The museum also features several historic train depots, which were moved to the property; a 100-foot Frisco Turntable built in 1920; and an impressive model train layout that is, of course, housed in one of the train cars.
Exhibits are housed in a former Pullman sleeper car originally used on the Saint Louis-San Francisco RR, which was saved from becoming scrap metal in 2001.
The museum offers free admission to view exhibits, and for a small fee, visitors can take a train ride on the 1st and 3rd Sunday of each month during the months of April through August. There are also seasonally -themed rides, as well as a hand-car ride experience, and the museum also hosts themed special events throughout the summer months.
Address: 3400 NE Grand Boulevard, Oklahoma City, Oklahoma
Official site: www.oklahomarailwaymuseum.org
12. 45th Infantry Division Museum
The 45th Infantry Division Museum in Oklahoma City is a must-see for military history buffs. It's located in the Lincoln Park Armory, which dates to 1937.
Exhibits at the museum include uniforms and firearms displayed in an expansive facility that you can explore on a self-guided tour. The pieces tell the history of not only the 45th, established in 1920, but many worldwide conflicts. Perhaps most impressive are the dozens of military vehicles presented in a 15-acre outdoor park.
Address: 2145 NE 36th Street, Oklahoma City, Oklahoma
13. Tour the State Capitol
The seat of government for the state, the Oklahoma State Capitol building was designed and built between 1914 and 1917, though its grand central dome wasn't completed until 2002. The classic Greco-Roman structure has an Indiana limestone exterior and an Oklahoma pink and black granite base.
Guided and self-guided tours are available daily. Government business keeps the campus a busy place.
Address: 2300 N Lincoln Blvd, Oklahoma City, Oklahoma
14. Overholser Mansion
Founder of Oklahoma City, Henry Overholser built the first grand home in the city, and the lovely 1903 structure still stands as the Overholser Mansion. The three-story French chateau-style house features English carpets, French stained glass, and Antwerp fine oak paneling.
Visitors can walk through the furnished rooms. There are also tales of hauntings at the house.
Address: 405 NW 15th Street, Oklahoma City, Oklahoma
Official site: http://www.overholsermansion.org/
Where to Stay in Oklahoma City for Sightseeing
To explore the sights, the best place to stay in Oklahoma City is the city center, where there are several upscale neighborhoods, including Bricktown and the Business District. This is also where many of the city's attractions are located. Below are some highly rated hotels in convenient locations:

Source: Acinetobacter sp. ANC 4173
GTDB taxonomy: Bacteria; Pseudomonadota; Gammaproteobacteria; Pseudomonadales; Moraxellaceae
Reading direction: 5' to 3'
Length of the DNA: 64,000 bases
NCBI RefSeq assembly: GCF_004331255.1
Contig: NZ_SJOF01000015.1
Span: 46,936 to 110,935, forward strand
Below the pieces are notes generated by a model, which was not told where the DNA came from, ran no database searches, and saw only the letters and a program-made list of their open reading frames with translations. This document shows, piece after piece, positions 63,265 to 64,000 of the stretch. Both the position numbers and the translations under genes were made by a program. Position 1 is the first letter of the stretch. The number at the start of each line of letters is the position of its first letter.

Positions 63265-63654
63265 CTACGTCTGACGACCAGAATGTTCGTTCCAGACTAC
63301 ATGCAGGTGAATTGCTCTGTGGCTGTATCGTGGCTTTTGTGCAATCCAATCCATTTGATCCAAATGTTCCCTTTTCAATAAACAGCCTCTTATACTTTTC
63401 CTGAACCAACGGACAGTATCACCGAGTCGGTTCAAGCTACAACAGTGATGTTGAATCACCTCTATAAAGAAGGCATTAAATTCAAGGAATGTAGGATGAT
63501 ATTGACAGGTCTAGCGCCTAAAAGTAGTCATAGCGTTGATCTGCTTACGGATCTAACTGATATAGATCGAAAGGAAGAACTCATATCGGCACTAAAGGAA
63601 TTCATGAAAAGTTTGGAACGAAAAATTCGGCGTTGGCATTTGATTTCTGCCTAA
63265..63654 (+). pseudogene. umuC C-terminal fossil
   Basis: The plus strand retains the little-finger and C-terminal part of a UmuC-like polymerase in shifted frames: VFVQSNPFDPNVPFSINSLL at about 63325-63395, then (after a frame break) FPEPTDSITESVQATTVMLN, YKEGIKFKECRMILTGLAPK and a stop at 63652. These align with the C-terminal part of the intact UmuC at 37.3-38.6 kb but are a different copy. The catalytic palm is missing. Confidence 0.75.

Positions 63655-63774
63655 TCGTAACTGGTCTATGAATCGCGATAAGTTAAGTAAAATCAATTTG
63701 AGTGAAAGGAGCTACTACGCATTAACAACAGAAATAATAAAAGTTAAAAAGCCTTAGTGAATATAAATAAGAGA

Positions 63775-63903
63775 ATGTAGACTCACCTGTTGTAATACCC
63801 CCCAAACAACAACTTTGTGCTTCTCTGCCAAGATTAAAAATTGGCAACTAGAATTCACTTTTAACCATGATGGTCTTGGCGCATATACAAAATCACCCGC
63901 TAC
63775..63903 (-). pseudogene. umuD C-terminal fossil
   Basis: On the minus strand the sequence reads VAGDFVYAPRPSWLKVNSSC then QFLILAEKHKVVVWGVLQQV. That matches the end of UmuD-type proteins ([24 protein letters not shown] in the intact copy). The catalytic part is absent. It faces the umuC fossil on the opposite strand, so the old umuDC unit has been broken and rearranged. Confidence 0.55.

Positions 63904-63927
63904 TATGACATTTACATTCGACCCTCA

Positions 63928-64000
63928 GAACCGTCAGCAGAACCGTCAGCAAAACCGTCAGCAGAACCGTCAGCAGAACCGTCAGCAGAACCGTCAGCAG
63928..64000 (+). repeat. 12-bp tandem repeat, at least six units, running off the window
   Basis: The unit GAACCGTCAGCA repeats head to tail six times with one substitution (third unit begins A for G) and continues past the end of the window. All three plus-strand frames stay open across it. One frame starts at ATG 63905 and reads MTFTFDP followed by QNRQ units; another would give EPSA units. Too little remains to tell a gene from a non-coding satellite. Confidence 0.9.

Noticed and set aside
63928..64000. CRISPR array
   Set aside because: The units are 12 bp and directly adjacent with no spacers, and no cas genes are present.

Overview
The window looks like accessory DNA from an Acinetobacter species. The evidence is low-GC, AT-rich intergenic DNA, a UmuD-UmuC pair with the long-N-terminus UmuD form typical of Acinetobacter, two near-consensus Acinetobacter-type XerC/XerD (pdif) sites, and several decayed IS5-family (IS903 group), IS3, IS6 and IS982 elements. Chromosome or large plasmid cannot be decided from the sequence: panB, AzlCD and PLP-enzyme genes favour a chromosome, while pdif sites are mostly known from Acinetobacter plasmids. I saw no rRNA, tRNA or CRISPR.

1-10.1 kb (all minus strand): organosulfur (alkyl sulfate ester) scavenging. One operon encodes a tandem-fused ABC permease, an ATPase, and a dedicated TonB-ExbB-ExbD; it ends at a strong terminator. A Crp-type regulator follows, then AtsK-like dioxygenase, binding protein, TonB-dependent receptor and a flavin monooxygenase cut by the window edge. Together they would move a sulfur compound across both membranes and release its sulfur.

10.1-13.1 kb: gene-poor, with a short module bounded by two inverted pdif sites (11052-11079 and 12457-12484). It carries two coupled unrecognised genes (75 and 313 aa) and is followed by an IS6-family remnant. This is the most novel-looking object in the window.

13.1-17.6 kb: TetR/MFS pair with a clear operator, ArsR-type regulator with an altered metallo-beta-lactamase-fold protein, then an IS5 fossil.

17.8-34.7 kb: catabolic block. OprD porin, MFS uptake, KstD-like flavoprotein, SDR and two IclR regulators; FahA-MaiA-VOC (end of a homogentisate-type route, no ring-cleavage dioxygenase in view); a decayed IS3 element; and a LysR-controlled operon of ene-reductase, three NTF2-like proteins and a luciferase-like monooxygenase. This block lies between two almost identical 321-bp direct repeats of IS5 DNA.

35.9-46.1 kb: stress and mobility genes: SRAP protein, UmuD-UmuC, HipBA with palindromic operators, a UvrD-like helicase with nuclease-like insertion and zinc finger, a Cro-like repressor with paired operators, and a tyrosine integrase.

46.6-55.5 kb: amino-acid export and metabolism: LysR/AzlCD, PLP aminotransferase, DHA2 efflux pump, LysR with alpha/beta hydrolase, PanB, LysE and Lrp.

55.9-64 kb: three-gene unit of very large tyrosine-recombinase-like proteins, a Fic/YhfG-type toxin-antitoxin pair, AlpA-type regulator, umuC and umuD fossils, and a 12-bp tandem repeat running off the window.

- Built in 1912, the 12-story Colcord Hotel Oklahoma City, Curio Collection By Hilton was Oklahoma's first skyscraper and today combines some of the original charms with updated, modern luxury. The hotel is centrally located near the Cox Convention Center and within walking distance of the Oklahoma City National Memorial and Museum.
- The posh Ambassador Hotel Oklahoma City, Autograph Collection is in a 1920s Art Deco building in Midtown, just a short stroll from the Bricktown Entertainment District.
- In a fabulous, historic landmark building, The Skirvin Hilton Oklahoma City was recently renovated and restored and has a great central location in the downtown area.
- In the heart of Bricktown, Homewood Suites by Hilton is an all-suite hotel with full kitchens, an indoor pool, fitness center, and business center.
- Nearby, the Aloft Oklahoma City Downtown Bricktown is a stylish, contemporary hotel with a small pool, large fitness center, and plenty of casual space for meeting other travelers.
- Near the Myriad Botanical Gardens, in the Business District, the Sheraton Oklahoma City Downtown Hotel is well positioned for sightseeing.
- True budget hotels are found a short distance from the city center. A 15-minute drive outside the downtown area, the Holiday Inn Express & Suites, near the airport, is a great choice, with comfortable rooms and reasonable prices.
- Near the junction of I-35 and I-44, the Sleep Inn & Suites Oklahoma City North offers good value and is only about 15 minutes from downtown.
- South of the city center, off I-240, the Hampton Inn and Suites Oklahoma City-South features comfortable, spacious suites.
Best Time to Visit Oklahoma City, OK - Historical Climate Averages
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More Must-See Destinations near Oklahoma City
Oklahoma is the heartland of America, with charming small towns, as well as big-city bustle. About a 90-minute drive away from Oklahoma City, Tulsa lies on a legendary portion of Route 66. This iconic American driving route also runs through small towns and cities in Missouri, Texas, New Mexico, and Arizona. For more big-city excitement, Dallas lies about three hours south of Oklahoma City, and Wichita in Kansas is only 160 miles to the north, with a multitude of museums, shops, festivals, and fabulous restaurants.